The sea is one of the most celebrated resources Sicily has to offer, and its many magnificent beaches face out onto every coast. And not only. The islands too, from the Aeolian islands to Lampedusa, offer enchanting little bays and some of the most beautiful beaches in Italy. The premiss, therefore, is that to choose five of the most beautiful is extremely ungrateful and very subjective.
Situated to the south of Trinacria, on the tip after Siracusa, Calamosche is a beach that, like the one that follows, has been included in the list of the “10 most beautiful beaches in Italy” by the experts of the Italian environmental group, Legambiente. Scientists have monitored the coast of Italy to make a census of the best beaches using criteria with 128 parameters that include, apart from the clearness of the sea, the intact state of the natural landscape and the matters of rubbish, pollution, ecology and quality of the water. The majority of beaches they chose are in fact part of protected areas, often difficult to reach and characterised by their wild aspect more than their conveniences tourist facilities. The Calamosche beach, called “Funni Musca” in the local dialect, can be found between Noto, a delightful little town with a Baroque centre, and Vendicari, an oasis that since 1984 has been a Nature and Fauna Reserve and constitutes one of the wildest places in Sicily. It’s not easy to find. Six kilometres along the Pachino-Noto main road, you need to take a track that goes past an old railway line and then continue for about a kilometre and a half as far as the car park. Then continue on foot for a further kilometre as far as the sea, where you can find this enchanting stretch of white sand, at least 200 metres long and wide, that stretches between two rocky promontories characterised by numerous caves. On either side and all round there are sand dunes, Mediterranean vegetation and salty marshes frequented by migratory birds. The water is transparent and fresh with tones ranging from green to emerald to intense blue. It’s a breathtaking sight for all lovers of wild nature.
“Cala dello Zingaro”
Let’s move on to the point at the west of the island, in the province of Trapani. This beach has also been included in Legambiente’s Top Ten. It can be found along one of the last stretches of virgin coast in the Zingaro Reserve, one of the very few parts of Sicilian coast that hasn’t been contaminated by the presence of a coastal road. It runs along the western part of the Golf of Castellammare on the peninsula of San Vito Lo Capo that you can walk across in about two and a half hours amongst dwarf palm trees and amidst the perfumes of the rich Mediterranean vegetation. The intinerary includes five little bays: Cala Capreria, Cala Beretta, Cala Marinella and Tonnarella dell’Uzzo, but the most beautiful is the Cala della Disa, also called Cala dello Zingaro. Another itinerary for lovers of uncontaminated nature, you can get there after about an hour’s walk from the car park. The sand is white and extremely fine. The sea is punctuated by cliffs that give a range of all the various shades of colours to its seabeds. Paradise. And the effort involved getting there has more than paid off.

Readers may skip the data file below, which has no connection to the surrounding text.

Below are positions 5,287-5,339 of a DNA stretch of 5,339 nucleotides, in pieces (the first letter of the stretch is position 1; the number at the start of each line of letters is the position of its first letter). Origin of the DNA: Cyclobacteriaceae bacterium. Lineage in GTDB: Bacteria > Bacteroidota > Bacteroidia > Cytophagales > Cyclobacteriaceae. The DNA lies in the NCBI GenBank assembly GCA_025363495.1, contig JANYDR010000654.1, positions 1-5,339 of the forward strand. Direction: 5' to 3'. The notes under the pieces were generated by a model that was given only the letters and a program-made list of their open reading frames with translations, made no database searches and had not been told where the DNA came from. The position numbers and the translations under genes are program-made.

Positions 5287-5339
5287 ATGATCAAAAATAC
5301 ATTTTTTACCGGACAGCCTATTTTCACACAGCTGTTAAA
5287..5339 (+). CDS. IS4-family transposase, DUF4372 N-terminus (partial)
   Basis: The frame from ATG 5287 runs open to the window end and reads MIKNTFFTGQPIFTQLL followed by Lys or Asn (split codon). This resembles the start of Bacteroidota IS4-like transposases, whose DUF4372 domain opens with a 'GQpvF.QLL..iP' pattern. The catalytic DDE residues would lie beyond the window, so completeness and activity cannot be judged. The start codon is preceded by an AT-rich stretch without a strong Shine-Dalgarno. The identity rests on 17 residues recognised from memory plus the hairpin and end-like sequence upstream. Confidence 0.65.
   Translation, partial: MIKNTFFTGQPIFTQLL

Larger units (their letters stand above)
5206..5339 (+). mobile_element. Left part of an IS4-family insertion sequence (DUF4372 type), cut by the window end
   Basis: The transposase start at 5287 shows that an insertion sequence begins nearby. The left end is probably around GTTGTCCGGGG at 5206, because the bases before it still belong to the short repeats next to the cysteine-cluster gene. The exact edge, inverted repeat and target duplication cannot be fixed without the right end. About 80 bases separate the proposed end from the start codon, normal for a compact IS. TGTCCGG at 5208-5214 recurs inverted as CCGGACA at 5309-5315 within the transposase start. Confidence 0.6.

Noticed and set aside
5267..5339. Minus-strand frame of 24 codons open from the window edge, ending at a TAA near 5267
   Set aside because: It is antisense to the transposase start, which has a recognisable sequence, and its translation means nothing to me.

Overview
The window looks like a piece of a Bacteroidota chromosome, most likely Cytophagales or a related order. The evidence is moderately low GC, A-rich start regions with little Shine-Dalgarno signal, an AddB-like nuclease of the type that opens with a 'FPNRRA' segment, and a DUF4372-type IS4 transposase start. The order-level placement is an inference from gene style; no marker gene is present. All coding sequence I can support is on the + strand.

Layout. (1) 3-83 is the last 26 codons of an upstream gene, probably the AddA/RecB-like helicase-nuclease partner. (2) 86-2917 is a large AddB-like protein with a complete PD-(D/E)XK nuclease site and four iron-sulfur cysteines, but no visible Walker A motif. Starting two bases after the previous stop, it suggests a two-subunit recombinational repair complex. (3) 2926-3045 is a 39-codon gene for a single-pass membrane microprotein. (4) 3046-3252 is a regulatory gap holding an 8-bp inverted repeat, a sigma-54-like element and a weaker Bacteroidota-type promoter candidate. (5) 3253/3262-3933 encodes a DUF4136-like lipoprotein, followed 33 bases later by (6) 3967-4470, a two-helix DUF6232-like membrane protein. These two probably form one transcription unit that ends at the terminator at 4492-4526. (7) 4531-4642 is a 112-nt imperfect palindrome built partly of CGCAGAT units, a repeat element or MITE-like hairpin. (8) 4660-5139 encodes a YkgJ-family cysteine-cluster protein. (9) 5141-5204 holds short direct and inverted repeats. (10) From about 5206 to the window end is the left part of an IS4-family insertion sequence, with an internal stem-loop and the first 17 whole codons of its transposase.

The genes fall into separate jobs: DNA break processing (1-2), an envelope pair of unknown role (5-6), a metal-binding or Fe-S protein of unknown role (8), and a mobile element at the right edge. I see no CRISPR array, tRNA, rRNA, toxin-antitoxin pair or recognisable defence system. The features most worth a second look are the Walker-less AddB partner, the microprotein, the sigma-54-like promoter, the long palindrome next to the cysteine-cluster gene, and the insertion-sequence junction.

San Vito Lo Capo
If, on the other hand, you prefer less wild places nearer to civilisation yet without giving up the beauties of nature, you can stay in the area and go back along the north-western part of the San Vito Lo Capo promontory where you can find one of the most beautiful beaches in the Mediterranean. White sand stretches out for about a kilometre and a half with a maximum width of 120 metres near the port. The atmosphere is similar to that of a tropical beach due to the clearness of the water, the fineness of the sand and the colour of the sea. The profile of Mount Monaco to the East breaks up the horizon. In spite of appearances, this is a town beach with all the commodities of tourism. Obviously you pay for these things in the form of the crowds that certainly help to diminish its natural charm in the height of summer. Nevertheless, if you like your comforts then this is the beach for you especially if you have children in tow, if you’re lazy or if sharing the beach with other holiday-makers isn’t a problem but rather a sociable aspect with its own charm.